I read The Raven and the Reindeer by T. Kingfisher (known as Ursula Vernon to her friends, and ursulav to those of us who follow her on deviantart) back in February and I loved it to pieces, but I didn’t write the review right away. Fast forward six months and I thought if I want to do a good review, I ought to read it again.
No kidding, it’s even better the second time around. And the first time it was amazing.
Kingfisher’s retelling another fairy tale, following the trend she started with Toad Words, The Seventh Bride, and Bryony and Roses (which you should also read.) This time she’s telling the story of the Snow Queen, and it doesn’t resemble Disney’s Frozen at all. (Not that there’s anything wrong with Frozen, but there’s more death and sacrifice in this one, and less singing.)
Gerta, a Scandinavian girl, watches as her sweetheart Kay is kidnapped by the Snow Queen. Well, maybe sweetheart is too strong a word. She loves him and knows in her heart he loves her back. Or maybe likes her. Is fond of her? Okay, in her more honest moments she admits that he barely notices her, but still. He’s been stolen and she’s going to rescue him.
Gerta is hardly the heroic type. She’s short and a little round, and is certain she’s about as plain and uncourageous as anybody you’d ever meet. So that makes it actually more impressive that she heads out to the far North to find Kay anyway.
Along the way she meets a talking raven. Well, apparently all ravens talk, but not all humans actually understand them, and it takes magic for that to happen. Or, if you’re Gerta, you have to be the kind of person that magic sticks to sometimes. Which doesn’t surprise Gerta much: as far as she’s concerned anything magical that happens to her would have to a complete accident. Which, while we’re on the subject, is how she meets Janna, a bandit girl who heals pigeons and horses and has killed at least one person that Gerta knows about.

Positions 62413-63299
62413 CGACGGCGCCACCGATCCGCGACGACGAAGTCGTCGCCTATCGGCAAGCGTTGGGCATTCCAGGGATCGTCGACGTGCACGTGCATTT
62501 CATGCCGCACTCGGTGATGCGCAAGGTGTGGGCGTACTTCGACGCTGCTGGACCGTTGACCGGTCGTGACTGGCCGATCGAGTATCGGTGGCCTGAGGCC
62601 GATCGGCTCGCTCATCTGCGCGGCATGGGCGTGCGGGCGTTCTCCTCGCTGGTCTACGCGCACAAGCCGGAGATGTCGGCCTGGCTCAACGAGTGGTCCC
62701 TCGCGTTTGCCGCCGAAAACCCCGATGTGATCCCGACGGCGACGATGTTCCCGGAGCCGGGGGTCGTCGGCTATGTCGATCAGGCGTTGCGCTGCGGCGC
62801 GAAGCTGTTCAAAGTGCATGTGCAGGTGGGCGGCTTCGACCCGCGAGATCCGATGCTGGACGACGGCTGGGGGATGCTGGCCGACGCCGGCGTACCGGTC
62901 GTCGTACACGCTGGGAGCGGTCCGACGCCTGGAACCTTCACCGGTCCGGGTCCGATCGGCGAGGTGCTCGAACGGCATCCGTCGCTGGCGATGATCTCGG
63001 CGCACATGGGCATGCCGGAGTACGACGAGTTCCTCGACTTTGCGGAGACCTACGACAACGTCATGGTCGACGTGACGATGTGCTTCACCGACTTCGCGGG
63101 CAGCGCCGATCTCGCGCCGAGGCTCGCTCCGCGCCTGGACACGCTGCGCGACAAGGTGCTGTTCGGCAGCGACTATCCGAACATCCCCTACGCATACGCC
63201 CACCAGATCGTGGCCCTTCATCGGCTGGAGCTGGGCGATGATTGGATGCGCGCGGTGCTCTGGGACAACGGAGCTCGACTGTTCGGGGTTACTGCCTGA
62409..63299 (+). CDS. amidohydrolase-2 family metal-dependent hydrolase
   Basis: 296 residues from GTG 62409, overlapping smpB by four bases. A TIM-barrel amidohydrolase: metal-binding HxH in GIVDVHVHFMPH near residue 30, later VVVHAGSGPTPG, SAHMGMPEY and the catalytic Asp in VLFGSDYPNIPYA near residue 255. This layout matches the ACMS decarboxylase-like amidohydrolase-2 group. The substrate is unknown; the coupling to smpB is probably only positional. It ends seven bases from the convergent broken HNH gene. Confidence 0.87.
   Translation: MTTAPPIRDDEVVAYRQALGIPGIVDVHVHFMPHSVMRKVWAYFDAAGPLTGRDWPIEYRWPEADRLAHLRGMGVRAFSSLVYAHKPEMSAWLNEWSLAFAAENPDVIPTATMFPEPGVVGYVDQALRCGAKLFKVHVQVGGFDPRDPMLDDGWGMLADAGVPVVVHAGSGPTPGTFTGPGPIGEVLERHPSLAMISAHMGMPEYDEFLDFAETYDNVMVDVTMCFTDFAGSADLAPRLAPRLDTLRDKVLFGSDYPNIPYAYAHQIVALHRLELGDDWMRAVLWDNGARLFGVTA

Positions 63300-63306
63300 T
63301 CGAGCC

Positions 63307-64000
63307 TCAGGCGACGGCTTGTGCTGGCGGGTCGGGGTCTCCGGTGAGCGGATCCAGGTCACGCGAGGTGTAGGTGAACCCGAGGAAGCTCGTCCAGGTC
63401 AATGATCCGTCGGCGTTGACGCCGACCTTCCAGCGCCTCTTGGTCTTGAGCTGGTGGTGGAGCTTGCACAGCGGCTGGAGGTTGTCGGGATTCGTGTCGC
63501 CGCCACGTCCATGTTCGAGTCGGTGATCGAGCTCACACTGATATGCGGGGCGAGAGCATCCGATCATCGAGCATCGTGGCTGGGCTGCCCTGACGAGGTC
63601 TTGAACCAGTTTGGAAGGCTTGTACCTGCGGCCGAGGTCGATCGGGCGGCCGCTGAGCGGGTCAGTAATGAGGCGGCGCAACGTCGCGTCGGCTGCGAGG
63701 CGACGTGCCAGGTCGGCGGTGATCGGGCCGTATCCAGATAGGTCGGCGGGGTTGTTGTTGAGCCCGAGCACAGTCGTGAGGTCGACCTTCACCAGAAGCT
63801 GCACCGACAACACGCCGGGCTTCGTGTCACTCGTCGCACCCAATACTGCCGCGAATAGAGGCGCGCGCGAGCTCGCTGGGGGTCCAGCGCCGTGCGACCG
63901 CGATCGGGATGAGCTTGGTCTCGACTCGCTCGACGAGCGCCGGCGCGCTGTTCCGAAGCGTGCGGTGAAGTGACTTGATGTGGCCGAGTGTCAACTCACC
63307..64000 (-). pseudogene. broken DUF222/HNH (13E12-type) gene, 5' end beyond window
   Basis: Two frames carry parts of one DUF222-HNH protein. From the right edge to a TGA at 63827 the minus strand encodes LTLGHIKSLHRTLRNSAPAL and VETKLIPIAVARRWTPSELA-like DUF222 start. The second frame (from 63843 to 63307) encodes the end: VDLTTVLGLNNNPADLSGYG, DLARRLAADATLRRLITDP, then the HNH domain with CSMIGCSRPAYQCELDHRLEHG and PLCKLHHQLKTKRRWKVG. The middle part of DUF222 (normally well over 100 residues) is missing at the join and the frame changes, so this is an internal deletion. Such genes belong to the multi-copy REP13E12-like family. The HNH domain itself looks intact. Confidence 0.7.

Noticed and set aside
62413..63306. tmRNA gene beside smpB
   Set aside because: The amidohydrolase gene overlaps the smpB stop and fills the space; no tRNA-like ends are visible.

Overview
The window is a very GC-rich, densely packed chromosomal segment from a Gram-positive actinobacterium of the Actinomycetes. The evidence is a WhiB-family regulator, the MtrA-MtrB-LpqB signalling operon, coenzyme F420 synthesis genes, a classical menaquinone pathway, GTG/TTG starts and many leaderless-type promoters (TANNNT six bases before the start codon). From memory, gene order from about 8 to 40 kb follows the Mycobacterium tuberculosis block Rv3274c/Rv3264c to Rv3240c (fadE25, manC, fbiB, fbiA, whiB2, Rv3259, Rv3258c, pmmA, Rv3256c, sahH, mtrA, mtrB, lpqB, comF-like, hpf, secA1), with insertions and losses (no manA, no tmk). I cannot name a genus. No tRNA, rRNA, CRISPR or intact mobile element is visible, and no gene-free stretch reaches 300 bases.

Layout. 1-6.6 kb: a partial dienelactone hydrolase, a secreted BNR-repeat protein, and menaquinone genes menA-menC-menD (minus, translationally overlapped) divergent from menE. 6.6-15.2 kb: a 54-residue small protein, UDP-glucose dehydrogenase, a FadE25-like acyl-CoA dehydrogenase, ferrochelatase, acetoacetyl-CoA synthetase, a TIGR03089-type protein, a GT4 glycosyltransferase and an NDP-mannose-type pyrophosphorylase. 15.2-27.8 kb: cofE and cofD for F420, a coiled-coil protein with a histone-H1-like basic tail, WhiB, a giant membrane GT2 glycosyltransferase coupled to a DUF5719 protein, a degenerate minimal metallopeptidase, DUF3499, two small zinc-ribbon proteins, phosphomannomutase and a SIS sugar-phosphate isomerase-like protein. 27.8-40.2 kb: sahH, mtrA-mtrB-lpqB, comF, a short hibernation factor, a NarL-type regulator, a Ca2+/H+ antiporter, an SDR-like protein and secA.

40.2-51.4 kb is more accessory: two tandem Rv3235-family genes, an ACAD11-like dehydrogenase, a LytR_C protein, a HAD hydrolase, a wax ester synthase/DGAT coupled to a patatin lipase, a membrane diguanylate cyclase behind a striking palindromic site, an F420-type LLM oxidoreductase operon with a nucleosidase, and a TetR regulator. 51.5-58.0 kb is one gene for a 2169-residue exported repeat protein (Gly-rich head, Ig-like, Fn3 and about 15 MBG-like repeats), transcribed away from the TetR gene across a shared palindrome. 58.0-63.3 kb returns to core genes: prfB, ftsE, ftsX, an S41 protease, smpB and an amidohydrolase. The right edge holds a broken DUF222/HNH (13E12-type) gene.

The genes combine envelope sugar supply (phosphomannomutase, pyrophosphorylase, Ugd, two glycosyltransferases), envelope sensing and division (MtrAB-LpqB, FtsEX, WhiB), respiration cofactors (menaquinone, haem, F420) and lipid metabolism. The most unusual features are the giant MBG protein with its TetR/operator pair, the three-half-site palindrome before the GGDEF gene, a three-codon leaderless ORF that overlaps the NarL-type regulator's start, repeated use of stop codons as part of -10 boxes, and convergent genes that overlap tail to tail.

That’s the kind of accidental thing that happens to Gerta quite a lot.
Janna’s the opposite of Gerta: confident, pragmatic, and not likely to get squeamish about little things like killing someone if she thought it was justified.
Somebody was bound to do it and it just happened to be me. Men like Taggen are born for killing. Come on!
The whole story is one lovely bit of magic, adventure, and sarcasm after another. And in among the witches, cannibals, flying otters, and dreaming plants there’s always these perfect little phrases that crop up in conversation, like when Janna explains why healing people is easier than healing horses:
Horses are made of legs, the way that birds are made of wings, and when something goes wrong with them they’re so hard to fix.
Or when the otters are explaining why they love learning new languages:
Words are like fish and you catch them and you get to keep the forever.
Oh the otters. They were my favorite.
I thought the emotions of the story hit me even harder the second time around. I knew what was going to happen while they tried to escape from the bandits, but I was still biting my nails the whole time. And there’s a wonderful bit near the end of the book where a reindeer helps Gerta, in a way I wasn’t expecting but really should have, and I get a little choked up just thinking about it.
And Gerta is never perfect, never a Mary Sue, but we love her anyway, even when we wish she’d get a backbone. It’s fun to watch her change with the story, not just how she thinks of herself, but she also gets to look at her…well not prejudices, but her idea of how love actually works, what is and isn’t possible.
Plus there’s magic and a truly evil villain and talking animals and helpful plants and lots and lots of snow. And it doesn’t have the kind of happy ending that you’d expect, but it was perfect anyway. I’d say more but on the off chance you haven’t read it yet, I’d want you to be surprised.